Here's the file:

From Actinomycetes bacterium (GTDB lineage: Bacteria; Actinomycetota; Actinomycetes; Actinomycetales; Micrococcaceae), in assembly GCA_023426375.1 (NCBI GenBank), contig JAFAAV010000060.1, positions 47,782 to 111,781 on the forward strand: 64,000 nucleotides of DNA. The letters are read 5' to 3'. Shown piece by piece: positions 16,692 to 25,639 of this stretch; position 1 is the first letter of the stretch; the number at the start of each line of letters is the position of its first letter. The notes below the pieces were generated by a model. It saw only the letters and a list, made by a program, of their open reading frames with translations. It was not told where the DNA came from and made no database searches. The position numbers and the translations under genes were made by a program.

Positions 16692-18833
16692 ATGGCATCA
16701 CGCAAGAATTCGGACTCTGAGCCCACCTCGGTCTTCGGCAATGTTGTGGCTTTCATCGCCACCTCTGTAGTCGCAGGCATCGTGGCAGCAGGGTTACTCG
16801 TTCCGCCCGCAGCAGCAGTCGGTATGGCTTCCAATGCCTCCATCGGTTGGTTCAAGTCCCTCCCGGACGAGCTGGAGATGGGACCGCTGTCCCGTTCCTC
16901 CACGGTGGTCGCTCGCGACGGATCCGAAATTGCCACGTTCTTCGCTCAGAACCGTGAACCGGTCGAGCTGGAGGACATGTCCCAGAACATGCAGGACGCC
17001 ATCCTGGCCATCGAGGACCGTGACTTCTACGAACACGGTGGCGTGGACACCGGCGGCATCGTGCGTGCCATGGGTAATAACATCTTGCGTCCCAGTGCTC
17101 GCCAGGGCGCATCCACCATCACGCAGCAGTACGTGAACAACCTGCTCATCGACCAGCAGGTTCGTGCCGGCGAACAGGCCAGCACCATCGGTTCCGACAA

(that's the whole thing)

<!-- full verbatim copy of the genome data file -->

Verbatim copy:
From Actinomycetes bacterium (GTDB lineage: Bacteria; Actinomycetota; Actinomycetes; Actinomycetales; Micrococcaceae), in assembly GCA_023426375.1 (NCBI GenBank), contig JAFAAV010000060.1, positions 47,782 to 111,781 on the forward strand: 64,000 nucleotides of DNA. The letters are read 5' to 3'. Shown piece by piece: positions 16,692 to 25,639 of this stretch; position 1 is the first letter of the stretch; the number at the start of each line of letters is the position of its first letter. The notes below the pieces were generated by a model. It saw only the letters and a list, made by a program, of their open reading frames with translations. It was not told where the DNA came from and made no database searches. The position numbers and the translations under genes were made by a program.

Positions 16692-18833
16692 ATGGCATCA
16701 CGCAAGAATTCGGACTCTGAGCCCACCTCGGTCTTCGGCAATGTTGTGGCTTTCATCGCCACCTCTGTAGTCGCAGGCATCGTGGCAGCAGGGTTACTCG
16801 TTCCGCCCGCAGCAGCAGTCGGTATGGCTTCCAATGCCTCCATCGGTTGGTTCAAGTCCCTCCCGGACGAGCTGGAGATGGGACCGCTGTCCCGTTCCTC
16901 CACGGTGGTCGCTCGCGACGGATCCGAAATTGCCACGTTCTTCGCTCAGAACCGTGAACCGGTCGAGCTGGAGGACATGTCCCAGAACATGCAGGACGCC
17001 ATCCTGGCCATCGAGGACCGTGACTTCTACGAACACGGTGGCGTGGACACCGGCGGCATCGTGCGTGCCATGGGTAATAACATCTTGCGTCCCAGTGCTC
17101 GCCAGGGCGCATCCACCATCACGCAGCAGTACGTGAACAACCTGCTCATCGACCAGCAGGTTCGTGCCGGCGAACAGGCCAGCACCATCGGTTCCGACAA